Privacy is a broad topic, and many of the complexities that have arisen around the issue are only now being decided by the courts. So how do we define “The Right to Privacy in an Age Where There Is No Privacy”?
On Dec. 9, addressing that question in the third segment of Congregation Shearith Israel’s Scholars and Authors Series, lawyer Don Samuel noted that the term “privacy” doesn’t appear in the Constitution, but scores of Supreme Court decisions, including some written by conservative Justices Antonin Scalia, Samuel Alito and Clarence Thomas, rely on the right to privacy.
The roots of privacy have been derived over time, Samuel suggested, from:
- The Third Amendment’s right not to have soldiers quartered in your home.
- The Fourth Amendment’s right to insist that police have warrants before they conduct any search and seizure.
- The First Amendment’s rights of association and of practice of religion.
All are considered to be part of the right to privacy.
Therefore, one of the rights we consider to be basic and inalienable has evolved through years of adjudication and interpretation, Samuel said, but given the speed at which technology is developing, the courts have fallen far behind society.
Samuel said one concept of privacy “is that there are certain things that we insist that we have, that we own ourselves and are not to be taken by other people” (or the government or companies), such as the rights not to have other people acquire information about us, not to be physically surveilled, not to have our private information shared, not to have our phone calls recorded or intercepted, and not to have our mail and email read, as well as the rights to be left alone, to associate with people of our own choosing, to use contraception and to get an abortion.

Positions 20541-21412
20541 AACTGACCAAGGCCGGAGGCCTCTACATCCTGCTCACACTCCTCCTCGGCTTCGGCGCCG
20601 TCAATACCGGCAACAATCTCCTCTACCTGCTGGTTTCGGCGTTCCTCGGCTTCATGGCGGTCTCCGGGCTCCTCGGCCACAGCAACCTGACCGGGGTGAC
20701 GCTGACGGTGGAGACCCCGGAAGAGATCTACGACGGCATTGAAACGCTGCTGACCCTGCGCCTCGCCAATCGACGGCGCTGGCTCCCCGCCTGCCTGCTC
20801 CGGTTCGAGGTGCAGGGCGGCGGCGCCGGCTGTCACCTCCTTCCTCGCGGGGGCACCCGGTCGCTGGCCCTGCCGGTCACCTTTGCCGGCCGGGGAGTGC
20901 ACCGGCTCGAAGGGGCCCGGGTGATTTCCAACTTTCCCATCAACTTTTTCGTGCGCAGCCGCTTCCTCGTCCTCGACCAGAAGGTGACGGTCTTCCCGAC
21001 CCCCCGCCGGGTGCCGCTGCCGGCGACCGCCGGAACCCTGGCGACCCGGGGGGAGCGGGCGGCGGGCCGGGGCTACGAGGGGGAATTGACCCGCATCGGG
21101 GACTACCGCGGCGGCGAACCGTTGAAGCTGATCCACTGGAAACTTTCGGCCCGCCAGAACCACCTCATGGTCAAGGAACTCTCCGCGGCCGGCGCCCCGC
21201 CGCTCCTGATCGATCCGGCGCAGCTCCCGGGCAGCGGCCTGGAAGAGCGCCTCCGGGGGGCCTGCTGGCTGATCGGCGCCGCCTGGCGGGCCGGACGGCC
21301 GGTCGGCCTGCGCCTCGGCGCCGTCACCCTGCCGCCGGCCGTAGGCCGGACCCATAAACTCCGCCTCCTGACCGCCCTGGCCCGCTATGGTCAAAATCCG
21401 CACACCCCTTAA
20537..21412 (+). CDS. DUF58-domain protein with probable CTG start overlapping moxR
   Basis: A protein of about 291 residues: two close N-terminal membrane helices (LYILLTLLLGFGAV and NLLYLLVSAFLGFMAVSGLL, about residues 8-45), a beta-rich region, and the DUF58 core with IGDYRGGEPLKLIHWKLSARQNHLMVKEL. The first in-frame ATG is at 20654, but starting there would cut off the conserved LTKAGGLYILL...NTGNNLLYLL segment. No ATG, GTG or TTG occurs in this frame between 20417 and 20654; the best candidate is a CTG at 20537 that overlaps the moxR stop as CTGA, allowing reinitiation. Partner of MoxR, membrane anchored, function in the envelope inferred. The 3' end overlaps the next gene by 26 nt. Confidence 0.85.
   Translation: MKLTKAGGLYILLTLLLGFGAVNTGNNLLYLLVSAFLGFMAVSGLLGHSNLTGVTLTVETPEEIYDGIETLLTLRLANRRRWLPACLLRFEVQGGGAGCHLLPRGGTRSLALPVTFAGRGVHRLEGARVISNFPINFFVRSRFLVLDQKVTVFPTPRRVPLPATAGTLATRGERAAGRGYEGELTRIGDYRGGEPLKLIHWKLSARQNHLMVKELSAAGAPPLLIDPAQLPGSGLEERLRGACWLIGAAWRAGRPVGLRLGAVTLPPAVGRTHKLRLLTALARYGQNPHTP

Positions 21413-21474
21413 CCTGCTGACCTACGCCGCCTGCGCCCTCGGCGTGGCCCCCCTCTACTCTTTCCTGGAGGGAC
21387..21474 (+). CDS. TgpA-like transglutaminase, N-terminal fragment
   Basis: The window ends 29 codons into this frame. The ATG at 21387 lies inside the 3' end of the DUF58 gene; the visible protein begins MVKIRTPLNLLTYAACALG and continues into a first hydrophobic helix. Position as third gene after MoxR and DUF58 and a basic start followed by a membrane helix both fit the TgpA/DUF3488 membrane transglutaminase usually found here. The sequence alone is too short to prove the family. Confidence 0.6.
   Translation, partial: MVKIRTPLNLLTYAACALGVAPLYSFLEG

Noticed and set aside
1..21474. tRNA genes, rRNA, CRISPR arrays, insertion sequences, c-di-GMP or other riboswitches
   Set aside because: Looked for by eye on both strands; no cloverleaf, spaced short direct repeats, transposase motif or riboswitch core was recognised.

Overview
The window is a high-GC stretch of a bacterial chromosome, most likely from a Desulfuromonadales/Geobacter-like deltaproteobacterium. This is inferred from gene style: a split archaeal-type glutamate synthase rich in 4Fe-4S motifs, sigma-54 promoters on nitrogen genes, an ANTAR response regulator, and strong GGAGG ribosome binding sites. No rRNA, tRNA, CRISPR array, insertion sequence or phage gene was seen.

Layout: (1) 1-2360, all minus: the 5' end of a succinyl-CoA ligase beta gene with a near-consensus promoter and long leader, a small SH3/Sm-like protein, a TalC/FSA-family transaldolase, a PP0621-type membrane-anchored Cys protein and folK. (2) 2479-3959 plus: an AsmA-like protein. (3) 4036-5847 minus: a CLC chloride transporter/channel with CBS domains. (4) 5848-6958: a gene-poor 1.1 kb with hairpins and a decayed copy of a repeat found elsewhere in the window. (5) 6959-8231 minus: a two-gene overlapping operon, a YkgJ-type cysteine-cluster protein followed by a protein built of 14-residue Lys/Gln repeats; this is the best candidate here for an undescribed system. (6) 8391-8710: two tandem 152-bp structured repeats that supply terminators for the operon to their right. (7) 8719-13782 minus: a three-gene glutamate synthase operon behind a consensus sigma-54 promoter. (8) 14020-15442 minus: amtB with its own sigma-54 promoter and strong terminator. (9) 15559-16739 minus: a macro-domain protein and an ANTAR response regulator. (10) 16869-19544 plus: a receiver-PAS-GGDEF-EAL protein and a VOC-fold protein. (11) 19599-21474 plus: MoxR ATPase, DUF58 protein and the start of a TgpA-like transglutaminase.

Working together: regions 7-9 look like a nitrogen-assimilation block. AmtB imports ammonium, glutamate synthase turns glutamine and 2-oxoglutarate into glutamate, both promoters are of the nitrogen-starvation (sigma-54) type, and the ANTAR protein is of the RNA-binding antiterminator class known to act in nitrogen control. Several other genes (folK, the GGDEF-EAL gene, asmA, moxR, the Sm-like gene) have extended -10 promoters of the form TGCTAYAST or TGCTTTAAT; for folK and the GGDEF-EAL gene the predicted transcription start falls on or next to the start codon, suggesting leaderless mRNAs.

The Supreme Court protects all of those rights to privacy.
Secrecy and privacy are related, Samuel said. “The right to privacy can be considered in terms of information not being acquired from you (secrecy), and the second part of the right is not to have the information that you give or is acquired lawfully shared (privacy).”
Every day we give out information about ourselves with the expectation, the right, that it will not be shared. We file tax returns with the civil division of the Internal Revenue Service and have the right not to have those returns shared with the criminal division. We sign Health Insurance Portability and Accountability Act forms outlining our health privacy rights. Social Security information may not be shared. Grand jury investigations are private.
In light of all that is restricted, what information can be taken by the government or by companies without our consent? The courts are struggling with those cases.
The Fourth Amendment raises the issue of defining reasonable and unreasonable searches and seizures and probable cause for warrants, and Samuel said court decisions ultimately are based on what the community expects and what our society will tolerate “when it comes to the government interfering in our private lives.”
Samuel describes United States vs. Jones, a case he has before the Supreme Court. His client, a suspected drug dealer, was initially tailed by law enforcement without a warrant. When that surveillance yielded nothing, a GPS device was mounted under his car.
The first court-decided question regarding Antoine Jones’ right to privacy is that there is no expectation of privacy while you drive on public roads. Drivers can be seen by other people, by law enforcement and by surveillance cameras.
But Jones was surveilled 24/7 through the GPS device — new consumer technology in 2004 — resulting in over 2,000 pages of data across 28 days. Is that kind of search legal, or is it a search at all? Is it reasonable?
Pivotal was a case from the 1970s. In Smith vs. Maryland it was determined not to be an invasion of privacy for the government and law enforcement to keep track of the phone numbers you call and the numbers that call you because you give that information to the phone company. If you initially share information, there is no expectation of privacy.